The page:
Yugi contracted, squeezing his eyes shut against the pain.

"Yugi! Are you all right...?" Téa's worried whisper floated into his roaring ears.

"I'm fine," he winced, forcefully straightening out.

Did you hear that? Yugi told his quivering muscles. I'm fine...

Bracing himself, he reached again for Téa's outstretched hand. This time though, thankfully, the pain remained dormant and he grasped her hand tightly, hoping it wouldn't slip out of his hand because of the sweat. Both of them straining and trying not to look down, Yugi imitated Téa and swung his leg over to the window frame, barely catching it with the toe of his running shoe, and hearing the rainfall of gravel skitter down to the bushes below. Téa pulled hard, and Yugi pushed away from the security of the metal bars of the ladder. He grabbed the edge of the window with the fingers of his other hand, and pulled his other foot off of the ladder about halfway to the window. He tried to catch the toe of his running shoe on the flat concrete wall, and the foot slid down about six inches before he stopped it. With Téa's entire weight pulling him towards her, Yugi repelled his foot off of the wall, and brought it to the windowsill to join his other leg. Shaking, heart pounding, and breathing heavily, he finally stood in the window beside Téa.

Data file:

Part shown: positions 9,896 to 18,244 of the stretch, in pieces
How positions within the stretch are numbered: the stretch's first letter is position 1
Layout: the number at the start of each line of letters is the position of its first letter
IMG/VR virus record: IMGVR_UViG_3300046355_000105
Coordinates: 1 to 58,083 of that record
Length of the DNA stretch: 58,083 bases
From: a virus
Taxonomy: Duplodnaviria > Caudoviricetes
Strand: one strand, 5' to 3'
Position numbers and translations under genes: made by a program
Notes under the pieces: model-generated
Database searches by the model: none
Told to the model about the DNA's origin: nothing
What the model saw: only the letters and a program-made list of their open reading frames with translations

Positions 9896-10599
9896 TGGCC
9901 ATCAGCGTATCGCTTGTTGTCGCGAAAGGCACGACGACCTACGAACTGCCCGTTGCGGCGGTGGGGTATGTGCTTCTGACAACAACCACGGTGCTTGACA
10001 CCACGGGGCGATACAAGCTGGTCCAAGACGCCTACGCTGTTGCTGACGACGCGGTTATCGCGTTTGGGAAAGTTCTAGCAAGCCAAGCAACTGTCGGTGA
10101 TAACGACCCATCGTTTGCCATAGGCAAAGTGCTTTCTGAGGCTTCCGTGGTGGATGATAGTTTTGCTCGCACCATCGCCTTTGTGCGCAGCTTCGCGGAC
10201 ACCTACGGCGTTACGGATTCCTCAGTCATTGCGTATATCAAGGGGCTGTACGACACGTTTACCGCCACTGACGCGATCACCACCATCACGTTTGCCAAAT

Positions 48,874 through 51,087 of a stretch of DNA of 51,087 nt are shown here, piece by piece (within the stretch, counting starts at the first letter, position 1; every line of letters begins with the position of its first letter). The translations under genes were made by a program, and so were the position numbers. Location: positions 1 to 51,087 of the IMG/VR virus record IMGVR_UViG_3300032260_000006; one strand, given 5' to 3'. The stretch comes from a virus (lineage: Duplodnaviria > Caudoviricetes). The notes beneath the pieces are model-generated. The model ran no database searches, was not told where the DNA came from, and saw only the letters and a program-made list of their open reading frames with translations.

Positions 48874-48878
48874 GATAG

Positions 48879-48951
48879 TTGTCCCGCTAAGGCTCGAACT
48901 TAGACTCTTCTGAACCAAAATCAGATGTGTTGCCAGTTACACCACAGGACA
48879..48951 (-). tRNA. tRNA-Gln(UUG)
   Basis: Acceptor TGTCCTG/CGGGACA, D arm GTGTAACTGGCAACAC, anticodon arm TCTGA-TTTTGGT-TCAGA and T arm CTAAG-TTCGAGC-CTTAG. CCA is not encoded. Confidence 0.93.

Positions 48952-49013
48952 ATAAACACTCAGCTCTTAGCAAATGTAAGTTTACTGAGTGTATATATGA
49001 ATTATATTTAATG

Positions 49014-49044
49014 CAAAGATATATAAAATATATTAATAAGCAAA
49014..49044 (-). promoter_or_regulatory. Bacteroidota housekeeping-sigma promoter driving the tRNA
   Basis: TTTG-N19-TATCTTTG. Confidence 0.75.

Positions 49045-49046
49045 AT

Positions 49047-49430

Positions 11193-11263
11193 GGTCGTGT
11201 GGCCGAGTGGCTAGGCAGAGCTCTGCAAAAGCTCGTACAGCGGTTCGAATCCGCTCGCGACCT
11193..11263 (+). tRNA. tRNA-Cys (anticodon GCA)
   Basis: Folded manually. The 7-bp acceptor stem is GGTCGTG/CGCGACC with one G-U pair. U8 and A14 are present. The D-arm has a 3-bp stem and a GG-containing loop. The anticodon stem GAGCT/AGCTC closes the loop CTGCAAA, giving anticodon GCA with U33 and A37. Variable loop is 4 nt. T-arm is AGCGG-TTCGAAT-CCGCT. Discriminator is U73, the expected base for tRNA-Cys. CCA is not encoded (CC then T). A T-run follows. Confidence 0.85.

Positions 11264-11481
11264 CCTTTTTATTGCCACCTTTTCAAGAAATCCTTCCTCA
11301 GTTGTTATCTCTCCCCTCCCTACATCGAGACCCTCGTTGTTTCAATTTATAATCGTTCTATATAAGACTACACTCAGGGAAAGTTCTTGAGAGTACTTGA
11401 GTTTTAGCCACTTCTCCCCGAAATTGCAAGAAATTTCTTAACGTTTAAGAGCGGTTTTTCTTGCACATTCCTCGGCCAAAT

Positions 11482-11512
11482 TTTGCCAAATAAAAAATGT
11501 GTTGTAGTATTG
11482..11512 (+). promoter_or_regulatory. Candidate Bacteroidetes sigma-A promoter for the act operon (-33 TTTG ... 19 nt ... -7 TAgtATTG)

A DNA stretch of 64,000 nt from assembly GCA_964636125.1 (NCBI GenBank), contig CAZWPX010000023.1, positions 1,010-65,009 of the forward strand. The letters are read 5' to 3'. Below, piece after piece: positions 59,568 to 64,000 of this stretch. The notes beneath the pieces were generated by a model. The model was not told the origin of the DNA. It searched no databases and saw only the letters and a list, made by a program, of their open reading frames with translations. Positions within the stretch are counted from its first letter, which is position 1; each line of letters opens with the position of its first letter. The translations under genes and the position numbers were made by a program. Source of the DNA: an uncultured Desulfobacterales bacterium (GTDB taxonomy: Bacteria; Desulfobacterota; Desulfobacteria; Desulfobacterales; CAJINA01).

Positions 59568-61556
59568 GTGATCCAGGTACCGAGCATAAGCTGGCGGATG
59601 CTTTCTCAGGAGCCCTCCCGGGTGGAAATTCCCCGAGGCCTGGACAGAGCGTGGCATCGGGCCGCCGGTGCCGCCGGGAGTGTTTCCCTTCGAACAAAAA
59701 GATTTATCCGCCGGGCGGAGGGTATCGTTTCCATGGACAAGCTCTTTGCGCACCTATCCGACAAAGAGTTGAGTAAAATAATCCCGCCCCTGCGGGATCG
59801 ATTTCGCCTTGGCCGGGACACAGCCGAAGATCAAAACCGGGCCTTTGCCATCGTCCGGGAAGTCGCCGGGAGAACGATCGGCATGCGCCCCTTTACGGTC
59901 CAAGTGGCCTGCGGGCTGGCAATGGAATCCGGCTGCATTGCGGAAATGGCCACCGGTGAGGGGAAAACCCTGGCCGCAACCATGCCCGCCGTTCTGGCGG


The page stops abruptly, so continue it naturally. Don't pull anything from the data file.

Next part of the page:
"Okay?" Yugi asked. Téa nodded grimly.

Ducking down under the black bar across the centre of the window, they dropped into the building.